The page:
What’s in a name? A lot of things, actually, if you own a business. In fact, 77 percent of consumers make purchases based on a brand name! In addition, other studies reveal that the shorter the brand name, the easier it is for customers, and potential customers, to remember your brand. Think about it, how many popular brands have 4 letter words in their name? Dell, Acer, Sony – they’re all big brands!
This only goes to show that if you’re planning on owning a business, think of a short name for your new brand, product or service. Also, you should definitely use a word count tool or character counter while you’re at it. Remember: brevity leads to memorability, which leads to brand recognition, which leads to more and more customers knowing about your brand. It’s that simple.
And if you need any help in keeping the name of your band short and simple, there are many tools in the market to help you determine the word count of your name. A word counter or character counter are some more popular ones, but there are many more.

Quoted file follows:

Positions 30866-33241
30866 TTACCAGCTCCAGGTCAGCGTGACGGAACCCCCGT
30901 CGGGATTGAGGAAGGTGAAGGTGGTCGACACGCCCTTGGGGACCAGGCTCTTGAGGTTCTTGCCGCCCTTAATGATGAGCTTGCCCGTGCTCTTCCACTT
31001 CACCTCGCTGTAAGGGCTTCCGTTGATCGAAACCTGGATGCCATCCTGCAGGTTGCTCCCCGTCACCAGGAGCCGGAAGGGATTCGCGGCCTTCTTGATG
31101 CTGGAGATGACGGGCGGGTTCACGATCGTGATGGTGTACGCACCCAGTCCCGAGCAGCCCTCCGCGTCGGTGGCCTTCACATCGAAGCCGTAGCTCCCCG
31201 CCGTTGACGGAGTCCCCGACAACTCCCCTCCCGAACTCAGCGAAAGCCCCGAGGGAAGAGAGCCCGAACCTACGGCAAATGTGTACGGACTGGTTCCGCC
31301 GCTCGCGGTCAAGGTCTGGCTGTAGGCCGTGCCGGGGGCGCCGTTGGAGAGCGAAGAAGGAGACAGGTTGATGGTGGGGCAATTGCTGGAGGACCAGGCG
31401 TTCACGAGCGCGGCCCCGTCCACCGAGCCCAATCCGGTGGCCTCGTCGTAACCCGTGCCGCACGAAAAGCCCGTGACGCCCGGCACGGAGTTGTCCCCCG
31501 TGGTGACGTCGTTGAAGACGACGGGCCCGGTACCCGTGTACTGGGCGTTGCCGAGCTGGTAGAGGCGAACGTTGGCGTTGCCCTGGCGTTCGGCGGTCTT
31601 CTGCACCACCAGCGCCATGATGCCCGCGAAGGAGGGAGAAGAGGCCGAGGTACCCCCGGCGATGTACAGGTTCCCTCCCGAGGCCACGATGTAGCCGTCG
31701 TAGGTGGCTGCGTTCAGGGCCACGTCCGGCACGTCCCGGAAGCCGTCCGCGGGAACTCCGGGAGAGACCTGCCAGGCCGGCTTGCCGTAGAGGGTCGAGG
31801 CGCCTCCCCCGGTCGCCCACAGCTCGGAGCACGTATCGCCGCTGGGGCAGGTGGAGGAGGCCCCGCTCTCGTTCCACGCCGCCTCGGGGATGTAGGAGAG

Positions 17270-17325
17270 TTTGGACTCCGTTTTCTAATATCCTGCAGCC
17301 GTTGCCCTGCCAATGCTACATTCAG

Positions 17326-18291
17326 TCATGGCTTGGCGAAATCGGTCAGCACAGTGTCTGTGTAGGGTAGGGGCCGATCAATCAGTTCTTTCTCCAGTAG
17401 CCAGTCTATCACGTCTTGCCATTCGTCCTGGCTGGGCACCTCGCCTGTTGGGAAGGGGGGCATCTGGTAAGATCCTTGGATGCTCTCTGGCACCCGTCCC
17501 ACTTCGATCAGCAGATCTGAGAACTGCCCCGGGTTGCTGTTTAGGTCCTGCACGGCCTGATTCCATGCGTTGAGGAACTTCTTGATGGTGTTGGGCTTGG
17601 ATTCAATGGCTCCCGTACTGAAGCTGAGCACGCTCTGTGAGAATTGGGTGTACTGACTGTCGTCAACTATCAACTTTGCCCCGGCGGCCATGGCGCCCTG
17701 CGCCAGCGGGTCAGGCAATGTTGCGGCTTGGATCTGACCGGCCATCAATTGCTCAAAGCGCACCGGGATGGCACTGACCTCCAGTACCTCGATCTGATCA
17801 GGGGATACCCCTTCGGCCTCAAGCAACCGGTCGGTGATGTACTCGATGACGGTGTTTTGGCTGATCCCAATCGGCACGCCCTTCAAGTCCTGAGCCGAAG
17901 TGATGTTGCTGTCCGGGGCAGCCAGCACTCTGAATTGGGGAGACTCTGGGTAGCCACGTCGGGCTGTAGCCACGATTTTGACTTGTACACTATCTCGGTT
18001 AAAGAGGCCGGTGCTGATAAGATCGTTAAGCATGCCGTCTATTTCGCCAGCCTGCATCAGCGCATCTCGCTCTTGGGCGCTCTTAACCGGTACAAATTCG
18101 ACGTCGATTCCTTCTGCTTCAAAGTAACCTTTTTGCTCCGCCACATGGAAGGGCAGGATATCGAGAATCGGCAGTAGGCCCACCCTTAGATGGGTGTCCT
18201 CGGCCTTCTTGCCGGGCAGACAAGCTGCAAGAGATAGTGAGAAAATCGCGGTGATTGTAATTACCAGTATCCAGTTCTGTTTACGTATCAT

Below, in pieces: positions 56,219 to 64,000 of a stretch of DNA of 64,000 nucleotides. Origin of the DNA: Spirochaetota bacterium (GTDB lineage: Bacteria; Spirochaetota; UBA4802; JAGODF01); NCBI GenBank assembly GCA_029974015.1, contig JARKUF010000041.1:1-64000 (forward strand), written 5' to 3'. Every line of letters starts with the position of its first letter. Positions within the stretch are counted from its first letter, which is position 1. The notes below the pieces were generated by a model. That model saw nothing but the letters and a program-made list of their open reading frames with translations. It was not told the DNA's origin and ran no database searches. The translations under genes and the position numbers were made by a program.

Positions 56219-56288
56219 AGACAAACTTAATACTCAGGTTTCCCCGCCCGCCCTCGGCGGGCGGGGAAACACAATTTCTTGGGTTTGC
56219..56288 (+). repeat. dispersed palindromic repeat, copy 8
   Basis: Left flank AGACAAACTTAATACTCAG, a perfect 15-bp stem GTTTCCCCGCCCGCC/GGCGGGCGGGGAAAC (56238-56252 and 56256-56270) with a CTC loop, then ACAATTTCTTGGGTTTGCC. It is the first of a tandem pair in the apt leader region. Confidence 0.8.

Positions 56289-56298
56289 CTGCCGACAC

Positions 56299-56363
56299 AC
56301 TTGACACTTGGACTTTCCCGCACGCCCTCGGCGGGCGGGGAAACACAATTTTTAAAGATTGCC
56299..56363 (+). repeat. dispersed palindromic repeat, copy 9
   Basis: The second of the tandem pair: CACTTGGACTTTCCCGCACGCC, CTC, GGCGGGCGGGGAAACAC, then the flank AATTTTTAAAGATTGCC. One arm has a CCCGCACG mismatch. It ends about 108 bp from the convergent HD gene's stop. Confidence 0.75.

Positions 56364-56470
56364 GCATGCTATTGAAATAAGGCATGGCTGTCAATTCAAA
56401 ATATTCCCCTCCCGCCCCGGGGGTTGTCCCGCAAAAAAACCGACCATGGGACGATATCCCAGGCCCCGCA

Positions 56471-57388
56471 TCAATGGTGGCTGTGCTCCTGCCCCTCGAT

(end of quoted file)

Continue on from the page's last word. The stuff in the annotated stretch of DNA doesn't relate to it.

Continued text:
Choosing A Business Name
Here is yet another reason why carefully pick the name of your company. It’s a pretty basic one – your company’s name is an important part of your product or organization’s brand identity. It’s the first thing people will notice about your brand. Plus, a company name or product name is key to building brand awareness.
Think about it, when you hear the word “Nike,” what thoughts and images appear in your mind? How about “Oreo,” or “Lego?” Did you notice a pattern? We did. Every day, more and more four-letter words, four-letter business names have gone from being nobodies to becoming household names.
Power Of The 4 Letter Business Name
Why four? Why not, two, three, or five? Perhaps it’s because four provide the perfect balance of brevity and wit. In just four letters you can tell what your company is about, without losing the attention of your audience. If we still haven’t been able to convince you to further illustrate what we mean, why don’t we check out a few successful companies with names made up of 4 letter words? (Well, we’re sure you don’t need a word counter for that!) Let’s start with Nike.